Waiting Period For Remarriage After a Divorce - The Houston Family Law Blog

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Waiting Period For Remarriage After a Divorce

After going through even a dramatic and distressing divorce, it's possible that you will find another person to love sooner than you may think. However, you can't necessarily just go off and remarry a new person immediately after a divorce.

The Texas Family Code Section 6.801 states that "neither party to a divorce may marry a third party before the 31st day after the date the divorce is decreed." Hence, the law requires a 30 day waiting period before a new marriage is possible. This law does not apply to a remarriage between the two spouses named in the divorce. So if both parties agree to re-marry each other again immediately after a divorce, they can legally do so.

But what do you do if you've finalized your divorce and want to immediately marry your pool boy/girl? It's not like there's no reason there should be a waiting period, but as with many things in the law there is a way around it.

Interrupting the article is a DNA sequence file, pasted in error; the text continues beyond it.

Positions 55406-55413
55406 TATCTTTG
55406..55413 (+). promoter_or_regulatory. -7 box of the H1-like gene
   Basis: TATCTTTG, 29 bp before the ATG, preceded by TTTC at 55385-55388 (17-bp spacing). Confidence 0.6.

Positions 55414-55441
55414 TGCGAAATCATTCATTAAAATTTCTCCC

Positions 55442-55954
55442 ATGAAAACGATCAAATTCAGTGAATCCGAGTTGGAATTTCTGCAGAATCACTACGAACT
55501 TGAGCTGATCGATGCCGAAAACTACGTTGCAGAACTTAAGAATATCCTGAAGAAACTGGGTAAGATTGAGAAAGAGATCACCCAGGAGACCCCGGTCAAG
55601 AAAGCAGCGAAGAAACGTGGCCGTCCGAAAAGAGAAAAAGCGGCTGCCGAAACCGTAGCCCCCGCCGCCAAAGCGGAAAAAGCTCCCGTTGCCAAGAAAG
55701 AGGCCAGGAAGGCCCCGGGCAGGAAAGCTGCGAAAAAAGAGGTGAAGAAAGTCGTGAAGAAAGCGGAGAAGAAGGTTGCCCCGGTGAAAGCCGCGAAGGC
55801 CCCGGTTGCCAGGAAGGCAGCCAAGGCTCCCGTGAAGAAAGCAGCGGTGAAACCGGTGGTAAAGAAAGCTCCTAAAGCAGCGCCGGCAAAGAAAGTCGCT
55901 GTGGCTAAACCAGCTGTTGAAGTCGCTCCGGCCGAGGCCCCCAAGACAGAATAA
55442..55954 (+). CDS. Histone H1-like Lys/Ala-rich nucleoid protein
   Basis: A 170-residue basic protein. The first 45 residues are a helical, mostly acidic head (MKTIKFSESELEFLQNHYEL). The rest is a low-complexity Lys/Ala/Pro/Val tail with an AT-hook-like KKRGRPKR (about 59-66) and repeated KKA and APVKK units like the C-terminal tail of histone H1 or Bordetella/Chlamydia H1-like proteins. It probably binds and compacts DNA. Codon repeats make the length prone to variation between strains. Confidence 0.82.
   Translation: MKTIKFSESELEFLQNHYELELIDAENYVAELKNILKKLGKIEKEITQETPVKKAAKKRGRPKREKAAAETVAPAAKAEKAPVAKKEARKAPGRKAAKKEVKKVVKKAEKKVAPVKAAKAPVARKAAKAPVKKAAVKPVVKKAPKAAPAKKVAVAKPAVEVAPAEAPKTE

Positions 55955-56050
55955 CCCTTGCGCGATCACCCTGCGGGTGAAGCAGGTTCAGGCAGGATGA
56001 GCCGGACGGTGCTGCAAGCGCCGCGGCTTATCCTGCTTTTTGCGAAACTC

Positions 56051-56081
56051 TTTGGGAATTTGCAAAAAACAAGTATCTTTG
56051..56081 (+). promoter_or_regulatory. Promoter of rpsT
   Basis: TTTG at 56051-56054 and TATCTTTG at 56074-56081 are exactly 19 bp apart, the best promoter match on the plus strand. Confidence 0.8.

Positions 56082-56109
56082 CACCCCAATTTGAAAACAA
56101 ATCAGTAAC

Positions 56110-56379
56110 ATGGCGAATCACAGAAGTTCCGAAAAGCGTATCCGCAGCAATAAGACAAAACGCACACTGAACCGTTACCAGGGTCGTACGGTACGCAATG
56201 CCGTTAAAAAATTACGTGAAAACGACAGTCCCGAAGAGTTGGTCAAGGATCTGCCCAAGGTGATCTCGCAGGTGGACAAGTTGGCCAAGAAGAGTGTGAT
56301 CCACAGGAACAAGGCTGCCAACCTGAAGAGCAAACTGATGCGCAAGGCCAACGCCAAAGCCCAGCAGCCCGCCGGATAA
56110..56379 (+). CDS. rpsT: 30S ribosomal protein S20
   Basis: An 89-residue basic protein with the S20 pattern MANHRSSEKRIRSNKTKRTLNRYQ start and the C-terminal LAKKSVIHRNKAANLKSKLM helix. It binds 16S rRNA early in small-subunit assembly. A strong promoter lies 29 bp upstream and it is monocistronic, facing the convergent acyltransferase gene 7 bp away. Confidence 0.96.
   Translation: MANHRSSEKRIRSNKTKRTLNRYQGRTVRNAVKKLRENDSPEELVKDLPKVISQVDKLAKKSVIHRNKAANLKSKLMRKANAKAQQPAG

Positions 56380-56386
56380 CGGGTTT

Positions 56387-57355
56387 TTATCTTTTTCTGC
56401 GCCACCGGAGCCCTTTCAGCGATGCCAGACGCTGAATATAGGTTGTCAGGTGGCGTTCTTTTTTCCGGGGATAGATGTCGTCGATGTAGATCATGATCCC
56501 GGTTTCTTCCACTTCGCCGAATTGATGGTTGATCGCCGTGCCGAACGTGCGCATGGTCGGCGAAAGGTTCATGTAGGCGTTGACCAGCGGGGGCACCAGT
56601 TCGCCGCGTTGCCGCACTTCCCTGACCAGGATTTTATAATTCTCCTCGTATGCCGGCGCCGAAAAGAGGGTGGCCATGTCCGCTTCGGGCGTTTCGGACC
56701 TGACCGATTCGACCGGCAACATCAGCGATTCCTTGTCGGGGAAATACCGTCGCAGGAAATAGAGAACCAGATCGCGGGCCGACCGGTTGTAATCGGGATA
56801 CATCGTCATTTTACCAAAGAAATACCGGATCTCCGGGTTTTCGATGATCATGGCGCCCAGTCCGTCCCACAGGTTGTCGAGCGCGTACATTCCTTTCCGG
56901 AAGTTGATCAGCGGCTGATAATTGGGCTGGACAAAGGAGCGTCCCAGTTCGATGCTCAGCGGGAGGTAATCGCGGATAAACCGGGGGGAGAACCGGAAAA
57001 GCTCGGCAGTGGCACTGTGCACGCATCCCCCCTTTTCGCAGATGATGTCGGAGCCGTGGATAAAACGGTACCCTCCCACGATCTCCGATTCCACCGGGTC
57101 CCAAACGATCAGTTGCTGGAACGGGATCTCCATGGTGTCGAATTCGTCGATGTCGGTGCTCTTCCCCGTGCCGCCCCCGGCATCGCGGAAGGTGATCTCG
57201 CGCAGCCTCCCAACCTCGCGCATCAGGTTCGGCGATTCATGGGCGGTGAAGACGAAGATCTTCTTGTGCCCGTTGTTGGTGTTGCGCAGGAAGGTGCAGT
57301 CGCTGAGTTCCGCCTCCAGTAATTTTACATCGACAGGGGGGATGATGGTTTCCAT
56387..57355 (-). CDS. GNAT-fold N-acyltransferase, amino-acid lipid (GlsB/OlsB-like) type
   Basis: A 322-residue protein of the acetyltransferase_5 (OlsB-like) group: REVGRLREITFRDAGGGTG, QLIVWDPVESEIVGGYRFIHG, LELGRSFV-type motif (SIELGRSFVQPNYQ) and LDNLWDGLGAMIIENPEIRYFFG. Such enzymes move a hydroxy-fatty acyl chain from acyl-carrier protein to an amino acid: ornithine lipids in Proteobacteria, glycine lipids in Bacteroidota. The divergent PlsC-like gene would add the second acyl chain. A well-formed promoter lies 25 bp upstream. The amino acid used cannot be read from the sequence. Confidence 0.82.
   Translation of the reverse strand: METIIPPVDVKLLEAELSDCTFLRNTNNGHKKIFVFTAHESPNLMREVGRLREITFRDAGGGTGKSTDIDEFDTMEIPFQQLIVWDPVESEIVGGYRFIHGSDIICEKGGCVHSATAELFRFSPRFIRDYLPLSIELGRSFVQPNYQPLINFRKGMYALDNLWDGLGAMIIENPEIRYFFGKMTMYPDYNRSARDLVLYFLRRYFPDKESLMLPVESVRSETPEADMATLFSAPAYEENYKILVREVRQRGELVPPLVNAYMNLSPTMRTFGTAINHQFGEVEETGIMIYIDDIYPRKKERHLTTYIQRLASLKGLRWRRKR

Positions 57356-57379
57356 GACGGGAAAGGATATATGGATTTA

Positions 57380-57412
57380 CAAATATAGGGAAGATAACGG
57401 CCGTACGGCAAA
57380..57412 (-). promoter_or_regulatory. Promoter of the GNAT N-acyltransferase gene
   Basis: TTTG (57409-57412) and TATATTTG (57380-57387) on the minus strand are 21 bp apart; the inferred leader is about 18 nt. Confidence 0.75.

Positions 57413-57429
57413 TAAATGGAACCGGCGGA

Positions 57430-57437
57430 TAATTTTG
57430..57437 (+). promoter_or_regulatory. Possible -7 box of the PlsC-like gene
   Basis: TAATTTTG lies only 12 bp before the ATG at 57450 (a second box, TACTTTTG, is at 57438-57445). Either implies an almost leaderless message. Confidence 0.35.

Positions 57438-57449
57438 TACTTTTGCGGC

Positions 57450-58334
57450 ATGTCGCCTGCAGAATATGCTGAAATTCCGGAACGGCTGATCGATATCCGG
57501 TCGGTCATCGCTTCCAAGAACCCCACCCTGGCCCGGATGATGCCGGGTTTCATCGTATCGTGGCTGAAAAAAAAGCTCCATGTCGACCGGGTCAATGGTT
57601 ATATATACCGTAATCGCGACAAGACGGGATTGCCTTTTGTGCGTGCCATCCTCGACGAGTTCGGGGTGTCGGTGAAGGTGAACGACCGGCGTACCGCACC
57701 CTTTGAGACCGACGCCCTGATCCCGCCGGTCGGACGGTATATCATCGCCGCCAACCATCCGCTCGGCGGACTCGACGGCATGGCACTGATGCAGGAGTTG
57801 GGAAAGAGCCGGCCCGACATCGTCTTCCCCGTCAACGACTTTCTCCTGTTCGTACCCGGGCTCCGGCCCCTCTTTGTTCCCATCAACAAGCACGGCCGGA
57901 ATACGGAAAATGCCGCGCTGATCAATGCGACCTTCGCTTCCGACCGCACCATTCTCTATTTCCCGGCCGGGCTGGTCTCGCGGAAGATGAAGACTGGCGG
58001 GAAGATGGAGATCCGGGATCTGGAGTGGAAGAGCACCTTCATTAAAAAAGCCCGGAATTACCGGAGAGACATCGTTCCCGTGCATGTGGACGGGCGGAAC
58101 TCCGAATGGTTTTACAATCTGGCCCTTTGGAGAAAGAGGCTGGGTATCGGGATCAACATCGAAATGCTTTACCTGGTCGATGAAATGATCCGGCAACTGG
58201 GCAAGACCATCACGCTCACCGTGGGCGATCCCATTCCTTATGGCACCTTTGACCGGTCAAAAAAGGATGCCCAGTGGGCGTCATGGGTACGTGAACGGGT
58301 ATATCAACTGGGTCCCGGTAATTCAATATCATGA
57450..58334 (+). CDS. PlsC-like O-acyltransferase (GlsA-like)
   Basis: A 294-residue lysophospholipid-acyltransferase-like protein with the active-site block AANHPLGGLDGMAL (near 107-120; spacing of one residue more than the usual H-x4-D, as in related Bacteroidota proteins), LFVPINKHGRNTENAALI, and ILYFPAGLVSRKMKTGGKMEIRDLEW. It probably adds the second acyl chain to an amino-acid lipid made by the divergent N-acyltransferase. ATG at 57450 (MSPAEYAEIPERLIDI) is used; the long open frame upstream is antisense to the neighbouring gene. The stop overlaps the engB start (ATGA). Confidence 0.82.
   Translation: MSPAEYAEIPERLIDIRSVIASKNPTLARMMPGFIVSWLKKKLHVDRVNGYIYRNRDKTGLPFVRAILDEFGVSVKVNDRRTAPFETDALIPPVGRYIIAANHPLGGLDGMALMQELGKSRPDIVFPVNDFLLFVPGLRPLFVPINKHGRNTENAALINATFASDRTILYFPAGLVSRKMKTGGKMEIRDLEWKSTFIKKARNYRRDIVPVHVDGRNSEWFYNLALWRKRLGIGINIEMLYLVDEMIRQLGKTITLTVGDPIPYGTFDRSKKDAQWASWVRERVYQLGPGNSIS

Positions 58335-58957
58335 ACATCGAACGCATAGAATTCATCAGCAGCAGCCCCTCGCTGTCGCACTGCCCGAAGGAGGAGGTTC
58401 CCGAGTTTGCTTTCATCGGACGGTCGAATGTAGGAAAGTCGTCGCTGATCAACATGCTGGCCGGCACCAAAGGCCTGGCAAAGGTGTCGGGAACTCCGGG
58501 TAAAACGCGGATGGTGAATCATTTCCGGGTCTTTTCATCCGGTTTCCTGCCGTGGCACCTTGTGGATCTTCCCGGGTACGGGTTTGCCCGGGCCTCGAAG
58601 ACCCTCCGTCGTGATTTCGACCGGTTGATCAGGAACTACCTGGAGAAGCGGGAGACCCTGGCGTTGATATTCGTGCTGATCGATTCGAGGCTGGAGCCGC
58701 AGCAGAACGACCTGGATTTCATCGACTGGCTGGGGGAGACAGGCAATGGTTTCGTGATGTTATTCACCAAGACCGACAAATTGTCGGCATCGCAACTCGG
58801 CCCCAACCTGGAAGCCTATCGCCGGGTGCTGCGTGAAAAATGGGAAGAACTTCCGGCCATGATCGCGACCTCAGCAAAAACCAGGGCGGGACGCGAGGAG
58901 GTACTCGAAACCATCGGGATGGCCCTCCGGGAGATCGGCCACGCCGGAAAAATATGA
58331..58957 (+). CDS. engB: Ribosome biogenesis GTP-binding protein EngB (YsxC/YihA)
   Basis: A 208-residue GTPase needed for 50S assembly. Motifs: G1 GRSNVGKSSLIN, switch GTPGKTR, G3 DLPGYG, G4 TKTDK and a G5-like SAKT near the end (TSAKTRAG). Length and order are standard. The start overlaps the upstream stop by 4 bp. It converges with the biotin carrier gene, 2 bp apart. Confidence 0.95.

For instance, there's a waiver of the prohibition against remarriage. The Texas Family Code Section 6.802 states that courts may waive the 30 day waiting period requirement before remarriage if there's a good cause shown for this requirement to be waived.

What better cause is there than needing to share your finances with the man half your age that swept you off your feet? That might not be it, but there are good causes, the arguments just need to be made to the court.

Most U.S. states do not have any waiting period for remarriage after a divorce. So if you're in an absolute hurry to get married and can't get a waiver approved by the Texas courts, it might be best to look into surrounding states' marriage laws as well as the residency requirements to obtain a valid marriage license.

Perhaps waiting is a good idea. Maybe at some point the whole country will have a waiting period for marriage in general. It certainly couldn't hurt the oft-cited statistic that 50% of marriages end in divorce. Good luck!

October 2012 Editor's Note: This blog post has been updated by John List, Esq. to ensure relevancy of content and that law cited is current.

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